Monday, October 12, 2009
In the Glass: Pinot Noir from California, France and Germany
Picture: Christian G.E. Schiller at Koenig Wilhelmsberg vineyard
In the US, Pinot Noir shows great promise in Oregon and California. In the latter, a wine region south of San Francisco has recently moved to the forefront with its Pinot Noir and other wines: The Santa Lucia Highlands. This unique California AVA established in 1991 produces some of the finest Pinot Noirs and Chardonnays on the market. The International Wine Review visited the region for a first-hand look at the vineyards, wineries and wines. The report is being prepared in collaboration with the Wine Artisans of Santa Lucia Highlands and expected to be issued in a few days.
In Germany, the Pinot Noir is called Spätburgunder. It is to red wine what the Riesling is to white wine: the cream of the crop.
The reputation that gets Pinot Noir so much attention, however, is owed to the wines of the Bourgogne in France, where it has probably been cultivated since at least the 4th century (first documented, however, in the 14th century).
Sensitive to climate and soil, Pinot Noir needs warmth (but not intense heat) to thrive and does well in chalky soils. As the German name implies, it ripens late (spät).
My wife Annette and I tasted three Pinot Noirs from Aloxe Corton in the Bourgogne/France, from Santa Lucia Highlands in the US and from Hochheim in the Rheingau/Germany.
1996 Aloxe Corton, Appellation Aloxe-Corton Premier Cru Controlee, Maurice et Anne-Marie Chapuis, Aloxe Corton, Cote-d’Or
2007 Pinot Noir, Sleepy Hollow Vineyard, Santa Lucia Highlands, Martin Alfaro, Corralitos, Californaia
2003 Wickerer Koenig Wilhelmsberg, Spaetlese trocken, Weingut Wilhelm Hueck, Hochheim, Rheingau
Picture:Wickerer Koenig Wilhelmsberg
Interestingly, the French wine does not mention the grape variety on the label, but the village in which the wine is grown and made is printed in fat letters, with the exact appellation below it; for the American wine it is just the opposite: the grape is printed in fat letters. Well, the focus in the old world is clearly on the terroir. Terroir is a French concept involving the complex combination of micro-climate, geology, topography and soil that determines the taste of a wine. The classification for Aloxe Corton groups all wines into four different groups. Terroir is on the back burner in the new world. The focus here is on the grape variety.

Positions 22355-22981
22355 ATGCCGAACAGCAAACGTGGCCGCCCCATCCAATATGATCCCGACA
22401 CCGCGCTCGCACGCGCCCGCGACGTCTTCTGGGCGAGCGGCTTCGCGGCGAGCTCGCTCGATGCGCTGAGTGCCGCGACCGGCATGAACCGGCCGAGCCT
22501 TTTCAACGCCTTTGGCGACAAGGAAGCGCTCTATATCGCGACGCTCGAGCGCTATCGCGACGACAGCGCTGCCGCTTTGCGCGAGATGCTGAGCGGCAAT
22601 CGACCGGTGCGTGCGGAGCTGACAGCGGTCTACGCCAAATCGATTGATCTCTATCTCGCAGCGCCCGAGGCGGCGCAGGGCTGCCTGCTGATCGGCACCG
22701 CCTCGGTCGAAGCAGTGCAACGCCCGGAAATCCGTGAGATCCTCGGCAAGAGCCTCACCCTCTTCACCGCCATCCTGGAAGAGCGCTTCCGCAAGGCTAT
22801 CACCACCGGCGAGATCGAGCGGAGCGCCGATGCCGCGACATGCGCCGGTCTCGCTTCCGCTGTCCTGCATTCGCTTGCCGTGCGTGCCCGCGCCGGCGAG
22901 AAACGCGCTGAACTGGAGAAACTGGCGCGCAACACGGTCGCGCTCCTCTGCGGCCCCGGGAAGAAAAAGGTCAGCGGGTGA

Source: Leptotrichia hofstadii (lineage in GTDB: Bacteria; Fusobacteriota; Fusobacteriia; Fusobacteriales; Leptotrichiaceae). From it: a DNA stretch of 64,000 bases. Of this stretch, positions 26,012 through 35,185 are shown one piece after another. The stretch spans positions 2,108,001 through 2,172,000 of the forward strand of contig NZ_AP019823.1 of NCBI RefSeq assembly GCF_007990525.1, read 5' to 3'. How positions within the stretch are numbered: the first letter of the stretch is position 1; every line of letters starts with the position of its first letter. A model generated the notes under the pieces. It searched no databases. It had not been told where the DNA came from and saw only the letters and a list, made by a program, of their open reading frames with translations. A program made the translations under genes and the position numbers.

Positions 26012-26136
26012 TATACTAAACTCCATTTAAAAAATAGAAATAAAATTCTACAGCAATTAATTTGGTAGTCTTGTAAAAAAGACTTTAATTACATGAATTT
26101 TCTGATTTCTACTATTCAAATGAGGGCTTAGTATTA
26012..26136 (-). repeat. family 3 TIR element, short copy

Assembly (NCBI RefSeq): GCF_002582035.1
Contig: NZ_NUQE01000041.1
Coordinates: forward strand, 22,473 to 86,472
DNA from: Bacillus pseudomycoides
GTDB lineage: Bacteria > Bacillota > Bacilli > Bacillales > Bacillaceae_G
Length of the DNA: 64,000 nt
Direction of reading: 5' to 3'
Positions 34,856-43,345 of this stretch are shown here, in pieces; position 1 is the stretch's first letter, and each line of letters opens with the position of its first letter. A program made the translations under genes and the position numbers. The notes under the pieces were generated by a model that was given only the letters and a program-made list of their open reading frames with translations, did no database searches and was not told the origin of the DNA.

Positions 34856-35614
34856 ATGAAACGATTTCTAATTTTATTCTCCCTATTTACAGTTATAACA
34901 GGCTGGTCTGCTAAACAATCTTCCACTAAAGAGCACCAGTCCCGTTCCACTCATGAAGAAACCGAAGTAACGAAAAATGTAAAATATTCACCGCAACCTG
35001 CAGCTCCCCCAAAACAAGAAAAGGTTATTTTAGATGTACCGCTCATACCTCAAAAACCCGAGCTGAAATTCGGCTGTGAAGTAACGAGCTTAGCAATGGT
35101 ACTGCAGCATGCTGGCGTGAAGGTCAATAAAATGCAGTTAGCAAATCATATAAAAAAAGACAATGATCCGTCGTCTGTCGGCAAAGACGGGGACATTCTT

All three wines were great.
The American Pinot Noir was purple red in the glass--a deep red wine. An amazing attack of concentrated dark red fruit and dark chocolate note on the nose. Spicy wild berries, deep fruit aromas on the palate that lasted through a long finish.
The French Pinot Noir was 10 years older and a bit on the brownish side in the glass, but still very fresh and at its height. Smoke and wet leaves on the nose, typical for the Pinot Noir. In the traditional French style of a Pinot Noir, it was lighter in color and body than its counterparts from the warmer climate in California.
The German Pinot Noir was a Spaetlese trocken, thus had elevated sugar content at the harvest, but was fully fermented and became a bone-dry wine, like the French and American counterparts, with 1.3 gram sugar/liter. Koenig Wilhelmsberg is a vineyard in neighboring Wicker, which is in Alleinbesitz, that means Hueck is the only winemaker who owns that piece of land. Smoke on the nose, even lighter in color and body than the Aloxe Corton, but not in terms of tannin and acidity.
Spaetlese is part of a classification system that is unknow outside of Germany, except in Austria. It is based on the sugar content of the grape at harvest. As I have discussed in my blog of August 14, 2009, it however does not say anything about the sweetness of the finished wine. This is unfortunate in my view.
We had a jambollaya with it and it paired very well with all three wines.